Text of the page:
WOMEN PROPHETS OF THE O. T.
715. When Jeremiah uttered those words, “Send for
the wise women [literal rendering] that they may
come” (see par. 620), he probably recalled how his
father Hilkiah the priest had gone with others to Huldah,
the prophetess, to learn whether the roll they had found in
the Temple, when cleaning it up, was really the law of God;
and how her wisdom and the revelation God gave her for the
benefit of the nation, had led to national reform and
revival of religion. We read of women prophets in the O. T.,
Exodus 15:20; Judges 4:4; 1 Chronicles 25:8 (compare verse
4); Nehemiah 6:14; Isaiah 8:3; and Ezekiel 13:17, besides
the instance of Huldah recorded in 2 Chronicles 34:22.
716. There is no reason to assume, as the average
commentator does, that the wife of a prophet is called a
“prophetess” Even of Isaiah’s wife, Nägelsbach, remarks,
“Isaiah’s wife is hardly called ‘prophetess’ because she was
the wife of a prophet.” Nor is there any reason to assume
that women were usually false prophets because such are
spoken of or reproved. The fact that they are mentioned and
rebuked because false, and never because they
prophesied, goes a long
way towards proving that women prophets were recognized as a
course. On the passage in Ezekiel, Schroeder remarks in his
commentary, “Prophecy in Israel was a gift of the Spirit,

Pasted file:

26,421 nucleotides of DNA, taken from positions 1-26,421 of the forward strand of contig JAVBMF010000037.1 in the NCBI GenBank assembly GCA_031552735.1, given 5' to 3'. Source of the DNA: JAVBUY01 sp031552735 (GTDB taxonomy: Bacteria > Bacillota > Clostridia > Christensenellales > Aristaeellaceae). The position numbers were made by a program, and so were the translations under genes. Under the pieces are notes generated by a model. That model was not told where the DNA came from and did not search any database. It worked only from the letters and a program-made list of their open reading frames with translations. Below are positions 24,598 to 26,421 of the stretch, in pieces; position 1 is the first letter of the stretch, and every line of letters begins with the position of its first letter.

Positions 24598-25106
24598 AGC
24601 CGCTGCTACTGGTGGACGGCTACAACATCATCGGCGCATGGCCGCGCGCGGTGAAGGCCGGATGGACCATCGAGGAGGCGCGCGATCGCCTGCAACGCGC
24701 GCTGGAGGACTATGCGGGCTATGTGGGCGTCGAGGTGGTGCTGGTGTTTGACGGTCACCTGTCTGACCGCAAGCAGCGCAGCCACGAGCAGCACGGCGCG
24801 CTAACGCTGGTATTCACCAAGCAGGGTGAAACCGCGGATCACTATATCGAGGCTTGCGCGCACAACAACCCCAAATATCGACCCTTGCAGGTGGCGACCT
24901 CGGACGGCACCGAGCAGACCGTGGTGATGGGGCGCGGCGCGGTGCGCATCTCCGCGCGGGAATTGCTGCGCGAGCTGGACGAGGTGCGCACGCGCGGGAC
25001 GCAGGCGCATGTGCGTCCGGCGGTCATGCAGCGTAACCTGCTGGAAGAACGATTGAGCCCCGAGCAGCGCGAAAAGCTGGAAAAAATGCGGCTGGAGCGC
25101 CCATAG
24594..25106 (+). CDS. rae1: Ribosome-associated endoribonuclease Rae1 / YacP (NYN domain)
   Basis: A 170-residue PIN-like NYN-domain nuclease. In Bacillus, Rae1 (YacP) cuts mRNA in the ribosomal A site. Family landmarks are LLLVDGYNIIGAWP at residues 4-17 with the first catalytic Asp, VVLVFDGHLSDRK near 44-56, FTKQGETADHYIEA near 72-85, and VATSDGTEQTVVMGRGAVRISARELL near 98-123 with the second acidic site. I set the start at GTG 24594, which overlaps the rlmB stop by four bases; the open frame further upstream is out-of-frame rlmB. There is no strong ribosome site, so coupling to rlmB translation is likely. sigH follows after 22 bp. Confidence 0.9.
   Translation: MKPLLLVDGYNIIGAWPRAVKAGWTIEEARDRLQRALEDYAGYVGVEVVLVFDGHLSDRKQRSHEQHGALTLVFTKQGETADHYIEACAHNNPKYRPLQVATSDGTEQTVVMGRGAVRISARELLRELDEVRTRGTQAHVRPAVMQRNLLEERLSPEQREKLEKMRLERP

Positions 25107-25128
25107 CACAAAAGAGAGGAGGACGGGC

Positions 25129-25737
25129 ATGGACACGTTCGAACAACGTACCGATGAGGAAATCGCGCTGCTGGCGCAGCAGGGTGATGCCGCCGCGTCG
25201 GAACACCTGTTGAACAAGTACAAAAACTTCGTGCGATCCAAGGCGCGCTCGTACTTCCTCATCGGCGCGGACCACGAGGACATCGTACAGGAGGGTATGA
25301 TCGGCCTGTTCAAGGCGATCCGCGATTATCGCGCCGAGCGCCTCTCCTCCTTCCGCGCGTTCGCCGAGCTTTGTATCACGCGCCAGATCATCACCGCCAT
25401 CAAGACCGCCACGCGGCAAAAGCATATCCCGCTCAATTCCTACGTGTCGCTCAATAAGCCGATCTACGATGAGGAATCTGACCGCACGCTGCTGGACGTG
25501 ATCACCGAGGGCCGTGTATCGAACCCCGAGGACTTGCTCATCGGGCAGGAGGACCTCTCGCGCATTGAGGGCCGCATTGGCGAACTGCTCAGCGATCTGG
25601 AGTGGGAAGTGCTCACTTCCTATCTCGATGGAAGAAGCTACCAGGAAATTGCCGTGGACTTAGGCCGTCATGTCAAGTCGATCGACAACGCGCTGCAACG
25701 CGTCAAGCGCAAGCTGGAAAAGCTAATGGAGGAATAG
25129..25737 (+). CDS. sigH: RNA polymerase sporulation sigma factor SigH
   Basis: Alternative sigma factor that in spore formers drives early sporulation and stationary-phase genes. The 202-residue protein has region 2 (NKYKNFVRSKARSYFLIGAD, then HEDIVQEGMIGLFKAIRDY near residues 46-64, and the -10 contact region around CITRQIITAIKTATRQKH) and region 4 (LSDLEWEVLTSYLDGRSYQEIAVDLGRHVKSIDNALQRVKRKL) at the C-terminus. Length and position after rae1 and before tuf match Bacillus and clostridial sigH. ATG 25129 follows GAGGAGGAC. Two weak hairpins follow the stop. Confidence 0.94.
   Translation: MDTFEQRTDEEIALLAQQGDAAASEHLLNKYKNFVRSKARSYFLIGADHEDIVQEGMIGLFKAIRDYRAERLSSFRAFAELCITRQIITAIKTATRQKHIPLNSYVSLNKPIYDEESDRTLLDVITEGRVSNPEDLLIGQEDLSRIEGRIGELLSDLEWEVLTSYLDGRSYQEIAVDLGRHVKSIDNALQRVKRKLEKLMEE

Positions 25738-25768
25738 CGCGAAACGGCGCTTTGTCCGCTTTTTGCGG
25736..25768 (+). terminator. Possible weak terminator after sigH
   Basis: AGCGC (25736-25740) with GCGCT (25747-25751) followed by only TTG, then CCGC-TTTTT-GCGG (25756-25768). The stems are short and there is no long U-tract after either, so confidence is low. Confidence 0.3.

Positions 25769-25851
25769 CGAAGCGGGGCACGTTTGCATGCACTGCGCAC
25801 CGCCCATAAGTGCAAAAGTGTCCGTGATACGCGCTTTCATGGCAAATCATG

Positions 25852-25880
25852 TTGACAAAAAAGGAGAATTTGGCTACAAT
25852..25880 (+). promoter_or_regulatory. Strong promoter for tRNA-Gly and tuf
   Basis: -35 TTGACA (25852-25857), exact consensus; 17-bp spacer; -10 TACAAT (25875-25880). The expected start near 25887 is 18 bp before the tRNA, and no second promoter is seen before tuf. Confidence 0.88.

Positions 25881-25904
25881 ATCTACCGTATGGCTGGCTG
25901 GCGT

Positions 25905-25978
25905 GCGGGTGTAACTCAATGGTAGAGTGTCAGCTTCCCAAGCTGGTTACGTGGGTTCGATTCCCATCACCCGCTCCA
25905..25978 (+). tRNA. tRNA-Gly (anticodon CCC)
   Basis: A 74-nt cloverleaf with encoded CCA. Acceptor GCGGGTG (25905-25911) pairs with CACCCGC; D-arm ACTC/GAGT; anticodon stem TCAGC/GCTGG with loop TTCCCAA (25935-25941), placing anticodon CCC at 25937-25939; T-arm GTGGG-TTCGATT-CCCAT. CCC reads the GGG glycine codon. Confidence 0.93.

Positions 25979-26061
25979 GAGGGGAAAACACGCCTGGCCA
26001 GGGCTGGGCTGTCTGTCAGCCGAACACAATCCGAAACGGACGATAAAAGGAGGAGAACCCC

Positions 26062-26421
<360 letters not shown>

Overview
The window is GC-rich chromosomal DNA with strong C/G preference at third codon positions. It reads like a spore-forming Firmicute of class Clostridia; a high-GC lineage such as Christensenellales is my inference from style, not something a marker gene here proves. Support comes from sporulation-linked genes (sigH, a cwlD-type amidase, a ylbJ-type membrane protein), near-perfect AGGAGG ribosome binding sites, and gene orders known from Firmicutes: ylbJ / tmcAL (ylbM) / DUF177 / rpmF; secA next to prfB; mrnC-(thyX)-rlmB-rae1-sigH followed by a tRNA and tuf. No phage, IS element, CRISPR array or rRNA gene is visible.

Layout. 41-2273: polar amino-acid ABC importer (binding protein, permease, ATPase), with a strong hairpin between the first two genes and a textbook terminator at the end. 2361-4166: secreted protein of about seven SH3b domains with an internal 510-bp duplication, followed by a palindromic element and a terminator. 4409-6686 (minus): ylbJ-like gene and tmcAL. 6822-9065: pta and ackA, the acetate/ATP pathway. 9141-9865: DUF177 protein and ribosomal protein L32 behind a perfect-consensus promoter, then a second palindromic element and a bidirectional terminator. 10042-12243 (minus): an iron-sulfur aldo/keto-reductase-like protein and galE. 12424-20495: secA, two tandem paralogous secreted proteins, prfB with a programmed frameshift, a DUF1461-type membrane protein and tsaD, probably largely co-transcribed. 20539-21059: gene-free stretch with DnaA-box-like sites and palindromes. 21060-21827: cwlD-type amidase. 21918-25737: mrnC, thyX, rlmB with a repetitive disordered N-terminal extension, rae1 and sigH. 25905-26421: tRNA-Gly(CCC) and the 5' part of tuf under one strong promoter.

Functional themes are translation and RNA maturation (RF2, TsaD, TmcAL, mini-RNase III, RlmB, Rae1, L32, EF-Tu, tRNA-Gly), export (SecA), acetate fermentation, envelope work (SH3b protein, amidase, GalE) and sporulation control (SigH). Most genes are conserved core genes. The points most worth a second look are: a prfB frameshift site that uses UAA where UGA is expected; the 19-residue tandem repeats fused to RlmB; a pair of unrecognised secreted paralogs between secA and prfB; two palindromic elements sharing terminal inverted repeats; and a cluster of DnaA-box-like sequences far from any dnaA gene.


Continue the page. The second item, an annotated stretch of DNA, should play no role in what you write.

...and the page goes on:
and already, as being so, had no restriction as to
sex. But when it came to be upheld by the Spirit of Christ,
in whom there is neither male nor female, this overlooking
of all sexual distinctions of necessity still more
717. We have already (pars. 206-215) treated of the prophesying of women, as predicted in Psalm 68, Isaiah 40, and Joel 2. Now let us turn our attention to a lesson taught in Isaiah 31, 32.
This was a time when Assyria, the first great world power,
threatened Palestine. The ten tribes of Israel had been
already carried away into captivity (2 Kings 17:6). Isaiah,
36 and 37 describe the political situation:¾
31:1-3 show Judah as warned against appealing to Egypt.
31:4. God is represented, in figure, as a lion and a young
lion, holding His prey, Jerusalem, under His paw for
judgment (Hosea 5:14), and the “multitude of shepherds,”
Assyria and other nations, cannot take the prey from the
fearless Lion. But at a future time, it is promised, “the
Lord of hosts shall come down to deliver.” The immediate
and partial realization of this promise is related in
718. 31:5. But here the prophet’s eye is centered, in
wonder, upon a deliverance which relates to the far future.
This promise had only a partial fulfillment in that age.
“Like as flying-birds so will the Lord of hosts cover
[protect] Jerusalem; defending also He will deliver it.
Passing over, He will preserve it.” This seems to be the
Never but once in the history of Jerusalem, Dec. 9, 1917,
has this promise been completely fulfilled. Think for a
moment of the tremendous efforts that were put forth to
deliver Jerusalem from the Mohammedan. The crusades lasted
for 177 years, and involved nearly all Europe in the effort.
Hundreds of thousands of lives, of men, women and children,
were lost in the task, and then it had to be abandoned.
719. But why has the Mohammedan had such tremendous
power? He has not had it. We think that God, the Lion, has
kept Jerusalem under His own power, through all these
centuries; and mainly because He would not allow Jerusalem
to pass under the rule of any people given to idolatry, He
has allowed Mohammedans to rule there. One had only to go to
Jerusalem and watch the genuflections to images of so-called
“Christian” sects, to see that idols would have filled the